12 resources for Alzheimer’s disease communication problems

The Captain could have been talking about Alzheimer’s disease when he said “what we've got here is failure to communicate. Some men you just can't reach.” However, the following list includes articles, books, videos, and other resources that a caregiver may use to get through to the person with Alzheimer.

Resources for Alzheimer’s communication and behavior issues

  1. Caring for a Person with Alzheimer’s Disease: Your Easy-to-Use Guide from the National Institute on Aging (2013, 104p.)


This is a free guide addressing topics that can help you understand and cope with the challenges of providing care for people who have Alzheimer’s disease, such as strategies for coping with changes in communication skills and changes in personality and behavior.


·         National Institute on Aging Alzheimer’s Disease Education and Referral (ADEAR) Center.

·         Phone: 1-800- 438-4380.

·         Email: adear@nia.nih.gov

  1. Changes in Communication Skills (2012, 2 p.)

This sheet offers tips on how to improve communication with Alzheimer patients, including specific examples of requests and questions to use and to avoid.


·         National Institute on Aging Alzheimer’s Disease Education and Referral (ADEAR) Center.

·         Phone: 1-800- 438-4380.

·         Email: adear@nia.nih.gov

  1. Communicating (2009)

Provides suggestions and guidelines to enhance communication with a person with Alzheimer’s disease and advice on how to help them express themselves and understand others.


·         Alzheimer’s Association, New York City Chapter.

·         Phone: 1-646-744-2900.

·         Email: helpline@alznyc.org

  1. Communicating with Patients who Have Dementia (2013, 1 p.)

This brief but enlightening sheet teaches what works and what doesn’t work with verbal and non-verbal communication, and stresses the importance of simple, non-condescending language.


·         Arizona Geriatric Education Center

  1. Communication: Tips for Successful Communication at All Stages of the Disease (2013, 8 p.)

Helps pave the way for successful two-way communication with a person who finds it hard to convey their thoughts and emotions as well as understand others, or who are hearing- or visually-impaired.


·         Alzheimer’s Association.

·         Phone: 1-800-272-3900.

·         Email: info@alz.org

  1. Communication: Techniques

An online tip sheet including advice that emphasizes tone of voice, choice of words, eye contact, body language, etc.


·         Alzheimer’s Foundation of America.

·         Phone: 1-866-232-8484.

·         Email: info@alzfdn.org

7.       Creating Moments of Joy for the Person with Alzheimer’s or Dementia (2007, 306 p.)

As I put it in my review of this book, “the text is full of small and simple ways in which caregivers can provide Alzheimer’s disease patients with souvenirs of happier times One of Mrs. Brackey’s premises – though not mentioned by name in the book – is that of involuntary memory, in which cues taken from daily life, such as fishing rod, have the power to trigger past recollections even in people who have lost their short-term memory.”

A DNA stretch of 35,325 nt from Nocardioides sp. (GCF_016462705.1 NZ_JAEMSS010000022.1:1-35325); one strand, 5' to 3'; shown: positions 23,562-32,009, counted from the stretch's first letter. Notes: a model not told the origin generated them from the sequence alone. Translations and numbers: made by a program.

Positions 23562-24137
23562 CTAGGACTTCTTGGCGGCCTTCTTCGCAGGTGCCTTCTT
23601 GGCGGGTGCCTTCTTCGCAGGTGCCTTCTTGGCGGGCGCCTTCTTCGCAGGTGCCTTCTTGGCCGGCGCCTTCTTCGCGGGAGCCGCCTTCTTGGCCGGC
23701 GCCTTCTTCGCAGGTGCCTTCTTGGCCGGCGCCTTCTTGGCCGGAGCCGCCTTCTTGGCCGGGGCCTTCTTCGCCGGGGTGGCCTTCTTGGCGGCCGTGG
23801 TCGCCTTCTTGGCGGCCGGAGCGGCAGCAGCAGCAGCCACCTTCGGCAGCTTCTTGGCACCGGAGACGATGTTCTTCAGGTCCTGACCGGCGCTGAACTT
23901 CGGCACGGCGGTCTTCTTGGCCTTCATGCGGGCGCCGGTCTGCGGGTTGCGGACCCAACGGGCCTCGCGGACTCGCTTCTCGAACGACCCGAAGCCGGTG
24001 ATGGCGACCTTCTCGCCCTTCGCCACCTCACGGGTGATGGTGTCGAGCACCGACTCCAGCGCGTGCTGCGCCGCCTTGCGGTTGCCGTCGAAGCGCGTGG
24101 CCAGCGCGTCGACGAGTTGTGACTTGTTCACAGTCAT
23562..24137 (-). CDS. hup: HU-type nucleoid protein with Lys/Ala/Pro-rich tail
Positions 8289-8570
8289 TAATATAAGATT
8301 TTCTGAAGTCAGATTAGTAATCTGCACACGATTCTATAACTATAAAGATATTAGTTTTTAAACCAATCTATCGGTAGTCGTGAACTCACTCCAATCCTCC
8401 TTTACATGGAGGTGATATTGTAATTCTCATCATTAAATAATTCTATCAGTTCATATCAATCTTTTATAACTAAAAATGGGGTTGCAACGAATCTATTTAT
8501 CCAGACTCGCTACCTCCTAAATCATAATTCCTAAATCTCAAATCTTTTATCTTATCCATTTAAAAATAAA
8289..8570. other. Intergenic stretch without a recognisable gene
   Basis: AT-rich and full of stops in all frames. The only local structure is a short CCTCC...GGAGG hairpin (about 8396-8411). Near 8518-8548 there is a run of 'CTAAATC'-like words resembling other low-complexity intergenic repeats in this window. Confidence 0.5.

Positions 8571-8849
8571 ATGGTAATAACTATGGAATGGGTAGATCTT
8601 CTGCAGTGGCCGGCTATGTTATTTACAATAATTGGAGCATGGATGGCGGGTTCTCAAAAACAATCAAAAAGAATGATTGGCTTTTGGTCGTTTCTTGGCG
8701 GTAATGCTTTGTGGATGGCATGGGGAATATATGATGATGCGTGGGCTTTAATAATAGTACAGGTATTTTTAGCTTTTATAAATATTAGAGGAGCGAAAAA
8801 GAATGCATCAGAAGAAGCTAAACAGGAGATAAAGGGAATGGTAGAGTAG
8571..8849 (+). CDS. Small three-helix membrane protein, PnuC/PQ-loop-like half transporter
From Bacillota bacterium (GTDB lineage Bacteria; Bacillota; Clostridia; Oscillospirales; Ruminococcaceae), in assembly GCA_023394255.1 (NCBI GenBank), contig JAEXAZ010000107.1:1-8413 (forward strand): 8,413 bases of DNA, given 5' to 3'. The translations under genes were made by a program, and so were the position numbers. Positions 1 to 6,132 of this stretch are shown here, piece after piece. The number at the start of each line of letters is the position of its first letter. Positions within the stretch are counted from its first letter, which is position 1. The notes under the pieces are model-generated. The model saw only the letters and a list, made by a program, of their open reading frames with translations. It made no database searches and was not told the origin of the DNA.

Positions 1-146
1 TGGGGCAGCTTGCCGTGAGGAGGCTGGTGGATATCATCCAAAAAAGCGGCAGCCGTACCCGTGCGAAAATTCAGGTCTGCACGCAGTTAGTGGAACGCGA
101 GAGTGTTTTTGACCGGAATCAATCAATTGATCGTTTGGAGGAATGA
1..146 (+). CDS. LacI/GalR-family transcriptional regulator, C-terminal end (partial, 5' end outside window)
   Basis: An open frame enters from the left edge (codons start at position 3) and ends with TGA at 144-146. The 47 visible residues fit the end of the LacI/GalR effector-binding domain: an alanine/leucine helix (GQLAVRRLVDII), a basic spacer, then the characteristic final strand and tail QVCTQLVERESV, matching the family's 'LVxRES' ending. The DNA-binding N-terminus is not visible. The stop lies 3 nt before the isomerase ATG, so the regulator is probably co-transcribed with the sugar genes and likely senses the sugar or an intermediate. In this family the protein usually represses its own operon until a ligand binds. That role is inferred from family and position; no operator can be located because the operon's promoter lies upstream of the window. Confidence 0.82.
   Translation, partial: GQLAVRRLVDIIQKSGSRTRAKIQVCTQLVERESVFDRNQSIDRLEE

·         Purdue University Press.

·         Paperback $24.95.

8.       Enhancing Communication

Created for and by people with dementia, this online guide offers solutions and strategies to make opinions, feelings, and experiences heard. It includes tips for family caregivers and healthcare professionals as well.


·         Murray Alzheimer Research and Education Program.

·         Phone: 1-519-888-4567

9.       How to Communicate with Alzheimer’s: A Practical Guide & Workbook for Families (2004, 152 p.)

Authored by speech pathologist Susan Kohler, this book was written to help families communicate with a relative who suffers from confusion or memory loss – whether caused by Alzheimer or another form of dementia. Includes strategies to maximize the strengths and minimize the weaknesses of the patient.


·         Granny’s Rocker Publishing.

·         Phone: 1-866-743-9624. Email: susankohler@grpublishing.com.

·         Spiral-bound $17.95, e-book $9.95.

10.   Learning to Speak Alzheimer’s: A Groundbreaking Approach for Everyone Dealing with the Disease (2004, 241 p.)

Written by Joanne Koenig Coste, this tome suggests that caregivers relate to the patient’s current reality and abilities to foster emotional wellbeing – an approached called “habilitation.” Provides tools to reduce anxiety, agitation, and aggression.


·         Houghton Mifflin.

·         Available from online booksellers.

·         Paperback $12.76.

·         A related video is available from Terra Nova Films.

11.   Validation Techniques for Dementia Care: The Family Guide to Improving Communication (2008, 144 p.)

Expounds on the “validation” approach created to help caregivers enhance communication, prevent conflict, and maintain connections through the validation of expressed feelings as opposed to focusing on the patient’s confusion. Real-life case studies illustrate verbal and non-verbal communication techniques.


·         Health Professions Press.

·         Phone: 1-888-337-8808.

·         Email: custserv@healthpropress.com.

·         Paperback $22.95.

12.   When Words Have Lost Their Meaning: Alzheimer’s Patients Communicate Through Art (2004, 224 p.)

People with Alzheimer’s disease who can’t communicate verbally anymore can still express themselves through art. This volume offers guidelines to conduct art therapy sessions with individuals and groups, cases studies, and over 70 drawings and paintings.


·         ABC-CLIO.

·         Phone: 1-800-368-6868.

·         Email: customerservice@abc-clio.com.

·         Hardcover $55; call for e-book price.